MTV Turns off the Color to Fight Racism

MTV Turns off the Color to Fight Racism

At midnight on March 21, television screens in South Africa turned black and white. Commercials ceased for 24 hours. Even social media channels changed to grayscale. MTV had one simple message for the world: we can’t ignore racism any longer.

#LetsTalkColour is MTV’s latest effort to promote diversity and encourage its viewers to speak out against intolerance. MTV chose the annual Human Rights Day in South Africa for this powerful and symbolic gesture.

NEW YORK, NY - SEPTEMBER 28: Trevor Noah hosts Comedy Central's "The Daily Show with Trevor Noah" premiere on September 28, 2015 in New York City. (Photo by Brad Barket/Getty Images for Comedy Central)

South African comedian and The Daily Show host, Trevor Noah, supports MTV’s #LetsTalkColour campaign.

Race-related content aired in lieu of advertising. Viewers got a chance to learn about the origin of Human Rights Day, and read relevant extracts of song lyrics that speak to the issue of race and discrimination from Michael Jackson’s Black or White to Pharrell Williams Freedom.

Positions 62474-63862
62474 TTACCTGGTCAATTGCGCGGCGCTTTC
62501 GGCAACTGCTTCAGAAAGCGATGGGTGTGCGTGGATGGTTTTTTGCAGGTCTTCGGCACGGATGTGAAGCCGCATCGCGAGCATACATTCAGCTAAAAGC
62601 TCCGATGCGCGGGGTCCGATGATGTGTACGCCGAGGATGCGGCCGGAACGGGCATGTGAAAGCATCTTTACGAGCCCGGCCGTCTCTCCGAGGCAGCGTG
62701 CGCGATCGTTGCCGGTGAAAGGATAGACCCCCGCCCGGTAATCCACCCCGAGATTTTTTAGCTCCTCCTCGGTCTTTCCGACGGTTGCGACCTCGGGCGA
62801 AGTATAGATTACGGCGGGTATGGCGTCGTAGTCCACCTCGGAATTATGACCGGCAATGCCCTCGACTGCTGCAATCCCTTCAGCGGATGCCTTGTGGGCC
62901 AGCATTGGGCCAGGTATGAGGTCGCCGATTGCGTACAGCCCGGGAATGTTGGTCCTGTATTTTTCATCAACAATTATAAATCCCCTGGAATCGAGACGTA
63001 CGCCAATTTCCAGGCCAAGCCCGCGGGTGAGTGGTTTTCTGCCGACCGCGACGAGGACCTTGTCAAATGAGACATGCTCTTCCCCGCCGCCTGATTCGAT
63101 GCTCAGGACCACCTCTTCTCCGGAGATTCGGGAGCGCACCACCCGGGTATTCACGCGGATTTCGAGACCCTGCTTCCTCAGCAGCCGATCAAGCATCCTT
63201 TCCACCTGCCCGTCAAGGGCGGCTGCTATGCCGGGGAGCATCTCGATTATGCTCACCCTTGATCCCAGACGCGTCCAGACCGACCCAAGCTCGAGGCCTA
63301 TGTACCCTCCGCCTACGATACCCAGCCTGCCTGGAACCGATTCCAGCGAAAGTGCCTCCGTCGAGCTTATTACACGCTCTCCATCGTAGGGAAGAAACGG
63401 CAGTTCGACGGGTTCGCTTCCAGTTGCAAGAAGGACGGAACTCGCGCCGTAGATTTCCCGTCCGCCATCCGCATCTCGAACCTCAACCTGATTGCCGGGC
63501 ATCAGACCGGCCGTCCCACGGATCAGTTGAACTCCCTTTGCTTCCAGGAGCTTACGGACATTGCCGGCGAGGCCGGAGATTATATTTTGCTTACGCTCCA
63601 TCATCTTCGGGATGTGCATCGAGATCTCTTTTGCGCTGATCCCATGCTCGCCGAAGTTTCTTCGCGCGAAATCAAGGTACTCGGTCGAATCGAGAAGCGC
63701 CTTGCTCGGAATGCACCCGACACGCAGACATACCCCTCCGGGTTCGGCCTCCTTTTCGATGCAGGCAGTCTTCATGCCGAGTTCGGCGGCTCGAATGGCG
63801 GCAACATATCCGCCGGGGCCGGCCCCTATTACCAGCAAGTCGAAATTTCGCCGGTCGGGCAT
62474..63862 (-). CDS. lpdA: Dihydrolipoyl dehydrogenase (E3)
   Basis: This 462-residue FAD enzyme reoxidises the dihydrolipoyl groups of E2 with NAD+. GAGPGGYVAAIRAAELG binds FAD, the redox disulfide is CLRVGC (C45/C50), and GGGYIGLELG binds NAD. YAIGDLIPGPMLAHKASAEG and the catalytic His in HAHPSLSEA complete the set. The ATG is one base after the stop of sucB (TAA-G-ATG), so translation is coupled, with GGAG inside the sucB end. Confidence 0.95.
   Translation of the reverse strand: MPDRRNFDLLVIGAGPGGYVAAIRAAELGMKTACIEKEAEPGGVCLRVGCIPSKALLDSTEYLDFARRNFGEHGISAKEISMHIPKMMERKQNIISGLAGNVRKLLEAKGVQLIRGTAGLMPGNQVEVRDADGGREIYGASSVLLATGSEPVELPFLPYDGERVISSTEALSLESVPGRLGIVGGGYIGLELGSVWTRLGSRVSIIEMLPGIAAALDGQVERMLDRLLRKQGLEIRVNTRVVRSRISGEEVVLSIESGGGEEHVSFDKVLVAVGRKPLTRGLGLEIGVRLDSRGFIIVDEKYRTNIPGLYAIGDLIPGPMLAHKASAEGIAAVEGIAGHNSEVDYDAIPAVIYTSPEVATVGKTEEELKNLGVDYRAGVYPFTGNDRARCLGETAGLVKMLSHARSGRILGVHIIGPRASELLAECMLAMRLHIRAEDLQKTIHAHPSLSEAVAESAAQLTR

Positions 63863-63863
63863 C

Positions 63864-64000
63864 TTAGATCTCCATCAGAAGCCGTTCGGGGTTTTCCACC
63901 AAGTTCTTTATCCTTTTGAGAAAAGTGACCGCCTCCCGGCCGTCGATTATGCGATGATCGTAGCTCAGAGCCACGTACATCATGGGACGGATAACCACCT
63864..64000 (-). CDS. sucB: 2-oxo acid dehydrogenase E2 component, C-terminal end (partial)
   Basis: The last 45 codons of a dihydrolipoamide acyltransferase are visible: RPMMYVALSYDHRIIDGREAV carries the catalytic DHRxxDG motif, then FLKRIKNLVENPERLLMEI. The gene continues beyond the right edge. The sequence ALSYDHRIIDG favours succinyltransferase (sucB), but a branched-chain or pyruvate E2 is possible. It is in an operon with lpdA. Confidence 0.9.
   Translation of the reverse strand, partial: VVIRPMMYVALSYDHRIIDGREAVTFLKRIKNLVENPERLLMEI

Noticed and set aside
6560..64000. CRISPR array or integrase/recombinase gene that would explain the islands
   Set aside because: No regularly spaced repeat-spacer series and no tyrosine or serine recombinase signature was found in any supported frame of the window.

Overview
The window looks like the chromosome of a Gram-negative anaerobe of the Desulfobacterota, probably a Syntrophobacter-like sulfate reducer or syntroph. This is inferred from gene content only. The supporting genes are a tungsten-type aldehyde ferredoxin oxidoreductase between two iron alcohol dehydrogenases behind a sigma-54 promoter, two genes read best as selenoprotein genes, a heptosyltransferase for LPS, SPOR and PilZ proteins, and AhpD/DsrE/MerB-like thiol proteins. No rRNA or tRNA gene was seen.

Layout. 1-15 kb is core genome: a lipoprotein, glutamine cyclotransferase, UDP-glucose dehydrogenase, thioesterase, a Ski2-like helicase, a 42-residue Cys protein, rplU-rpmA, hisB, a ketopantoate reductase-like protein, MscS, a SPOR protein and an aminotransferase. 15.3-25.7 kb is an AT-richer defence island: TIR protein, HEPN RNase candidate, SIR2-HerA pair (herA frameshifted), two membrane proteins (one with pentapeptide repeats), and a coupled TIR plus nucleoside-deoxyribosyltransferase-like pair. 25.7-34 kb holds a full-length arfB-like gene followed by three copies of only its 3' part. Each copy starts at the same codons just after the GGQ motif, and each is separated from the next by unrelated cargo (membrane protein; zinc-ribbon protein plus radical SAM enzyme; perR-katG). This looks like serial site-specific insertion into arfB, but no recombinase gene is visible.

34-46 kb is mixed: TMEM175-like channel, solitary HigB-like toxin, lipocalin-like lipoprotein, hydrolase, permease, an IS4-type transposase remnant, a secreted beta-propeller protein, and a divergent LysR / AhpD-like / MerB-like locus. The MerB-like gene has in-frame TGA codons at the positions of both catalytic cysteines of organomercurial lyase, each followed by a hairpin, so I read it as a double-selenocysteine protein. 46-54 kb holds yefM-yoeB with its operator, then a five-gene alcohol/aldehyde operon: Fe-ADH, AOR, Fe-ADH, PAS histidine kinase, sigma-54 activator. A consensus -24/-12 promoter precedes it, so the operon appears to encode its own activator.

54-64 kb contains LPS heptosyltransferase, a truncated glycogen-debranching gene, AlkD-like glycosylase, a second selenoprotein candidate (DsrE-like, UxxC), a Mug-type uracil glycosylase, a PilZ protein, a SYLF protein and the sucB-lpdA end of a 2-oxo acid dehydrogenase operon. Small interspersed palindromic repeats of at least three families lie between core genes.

Trevor Noah, Khloe Kardashian, The Nelson Mandela Foundation, and CNN are just some of the high profile celebrities and organizations who tweeted their support for #LetsTalkColour. By the end of the day, the campaign went viral.


Social Media talks color:

Twitter: More than 200,000 impression
s in one day, and more than 2,000 mentions

Facebook: More than 307,000 impressions, and more than 28,000 video views

Website: More than 2,000 visits, 93 percent of which were new.

“MTV viewers are used to seeing a riot of colour on our channels and platforms,” said Dillon Khan, director of MTV in South Africa. “By stripping out the colour, we are making a strong visual statement, using our media, digital and social media platforms. We’re making the channel black and white as a dramatic statement to raise awareness of the International Day for the Elimination of Racial Discrimination and local Human Rights Day, and to encourage progressive public debate about this issue.”



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